Identifying these barriers will allow us to modify our current IPE activities to better meet the needs of the faculty. IPE program administrators can capitalize on the positive attitudes faculty have toward IPE to shift the campus from large, campus-wide events that occur outside standard curriculum for all academic units to smaller activities that are longitudinal in nature and involve more authentic experiences. That would also facilitate involvement of public health and graduate college faculty. Superimposing IPE activities within the existing curricula can minimize conflicts with competing priorities, lack of academic credit, and scheduling conflicts. Looking for opportunities to engage the different colleges in ways that augment their curriculum would limit, if not eliminate, the barrier of lack of relevance and has the potential to remove the barrier of location as well.

This study is limited by being from a single institution using a locally developed attitude scale. We have collected validity evidence for the NIPEAS and have submitted the results for publication (13). We also recognize that the IPE activities offered are unique to our campus. However, the barriers to participation in IPE activities experienced by the faculty are common problems faced by many institutions. Coming up with creative solutions to give faculty time to role model interprofessional collaboration through relevant and authentic educational activities is vital to the success of future endeavors.

Thoughtful consideration must be given to barriers to participation to further enhance and promote IPE and thereby enhance interprofessional collaboration. Health care in the future involves functioning in teams of providers. Those who train in interprofessional teams will be well prepared to work in interprofessional teams for the benefit of all patients. In order to facilitate this ideal learning environment, faculty barriers need to be addressed so that they can create opportunities for and participate in IPE activities.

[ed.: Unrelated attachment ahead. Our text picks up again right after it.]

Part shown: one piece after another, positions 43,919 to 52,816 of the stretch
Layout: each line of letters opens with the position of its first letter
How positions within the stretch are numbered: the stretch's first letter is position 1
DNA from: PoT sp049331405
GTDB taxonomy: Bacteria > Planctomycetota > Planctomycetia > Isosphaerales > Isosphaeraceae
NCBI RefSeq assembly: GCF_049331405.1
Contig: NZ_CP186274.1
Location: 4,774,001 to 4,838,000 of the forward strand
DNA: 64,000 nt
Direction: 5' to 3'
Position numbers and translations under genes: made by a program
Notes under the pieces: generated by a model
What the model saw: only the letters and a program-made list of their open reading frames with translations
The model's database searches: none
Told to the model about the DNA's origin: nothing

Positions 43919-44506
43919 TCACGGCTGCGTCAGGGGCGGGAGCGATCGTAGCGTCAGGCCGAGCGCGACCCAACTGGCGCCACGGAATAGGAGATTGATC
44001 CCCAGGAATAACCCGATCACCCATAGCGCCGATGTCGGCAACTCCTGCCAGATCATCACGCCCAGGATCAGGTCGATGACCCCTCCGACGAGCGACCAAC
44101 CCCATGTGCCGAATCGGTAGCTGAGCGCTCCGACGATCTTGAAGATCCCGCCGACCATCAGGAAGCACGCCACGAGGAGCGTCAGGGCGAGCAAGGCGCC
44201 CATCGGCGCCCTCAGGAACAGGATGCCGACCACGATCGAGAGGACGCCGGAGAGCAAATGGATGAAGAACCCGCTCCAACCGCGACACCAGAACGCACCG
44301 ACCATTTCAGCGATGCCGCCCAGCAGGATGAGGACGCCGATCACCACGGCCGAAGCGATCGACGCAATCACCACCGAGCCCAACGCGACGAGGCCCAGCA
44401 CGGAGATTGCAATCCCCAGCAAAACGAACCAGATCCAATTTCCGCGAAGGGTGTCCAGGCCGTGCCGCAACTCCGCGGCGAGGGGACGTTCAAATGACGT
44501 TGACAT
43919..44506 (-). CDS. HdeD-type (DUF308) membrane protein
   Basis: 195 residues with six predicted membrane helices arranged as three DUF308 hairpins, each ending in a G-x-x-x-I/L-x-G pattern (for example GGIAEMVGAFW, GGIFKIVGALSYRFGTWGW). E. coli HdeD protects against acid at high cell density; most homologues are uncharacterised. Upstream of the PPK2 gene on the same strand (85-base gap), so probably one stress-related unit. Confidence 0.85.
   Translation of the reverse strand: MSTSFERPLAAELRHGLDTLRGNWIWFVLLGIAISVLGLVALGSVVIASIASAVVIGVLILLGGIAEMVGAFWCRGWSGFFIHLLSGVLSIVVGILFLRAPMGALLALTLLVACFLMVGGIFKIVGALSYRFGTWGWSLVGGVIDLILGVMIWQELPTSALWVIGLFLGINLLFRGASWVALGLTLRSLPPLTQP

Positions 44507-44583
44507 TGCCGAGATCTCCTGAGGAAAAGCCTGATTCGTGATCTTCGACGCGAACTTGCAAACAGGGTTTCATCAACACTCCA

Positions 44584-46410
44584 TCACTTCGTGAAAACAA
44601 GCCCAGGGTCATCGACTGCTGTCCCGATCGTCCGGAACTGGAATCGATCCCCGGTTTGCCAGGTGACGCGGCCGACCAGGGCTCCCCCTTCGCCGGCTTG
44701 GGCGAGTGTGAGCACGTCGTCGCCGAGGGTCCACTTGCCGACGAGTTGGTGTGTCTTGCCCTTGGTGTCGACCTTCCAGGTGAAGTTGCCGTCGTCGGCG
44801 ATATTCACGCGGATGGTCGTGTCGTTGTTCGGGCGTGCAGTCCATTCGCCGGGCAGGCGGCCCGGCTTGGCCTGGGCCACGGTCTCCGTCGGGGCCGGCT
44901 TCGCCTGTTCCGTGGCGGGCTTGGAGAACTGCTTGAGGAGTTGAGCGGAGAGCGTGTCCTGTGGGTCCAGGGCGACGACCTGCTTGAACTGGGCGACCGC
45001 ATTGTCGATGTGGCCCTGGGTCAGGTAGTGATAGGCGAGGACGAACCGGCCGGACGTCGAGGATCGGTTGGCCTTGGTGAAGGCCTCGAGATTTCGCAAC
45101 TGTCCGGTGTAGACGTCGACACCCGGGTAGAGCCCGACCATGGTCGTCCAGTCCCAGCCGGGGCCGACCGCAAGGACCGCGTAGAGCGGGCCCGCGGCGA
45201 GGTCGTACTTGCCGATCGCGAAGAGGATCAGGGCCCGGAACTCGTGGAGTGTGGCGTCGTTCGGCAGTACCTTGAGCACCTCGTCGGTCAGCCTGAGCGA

Ethics and consent

The University of Nebraska Medical Center Institutional Review Board reviewed these studies and deemed them exempt because responses were anonymous.

Authors’ contributions

Gary Beck Dallaghan and Erin Hoffman developed the initial plan for this study and are the principal authors. Liz Lyden provided statistical support for the study and has been involved with writing the manuscript. Catherine Bevil revised the survey instrument used for the study and assisted in writing the manuscript. All authors have given their final approval for the publication of this manuscript.


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About The Authors

Gary L. Beck Dallaghan
University of Nebraska College of Medicine
United States

Prof. Beck Dallaghan is Assistant Dean for Medical Education, University of Nebraska College of Medicine, Omaha, NE.  

Erin Hoffman
University of Nebraska College of Allied Health Professions
United States

Ms. Hoffman is an assistant professor in the physician assistant program.

Elizabeth Lyden
University of Nebraska College of Public Health
United States

Ms. Lyden is an instructor in the College of Public Health division of biostatistics.

Catherine Bevil
University of Nebraska College of Nursing
United States

Prof. Bevil is a professor in the College of Nursing and Director of the CON Continuing Education Office.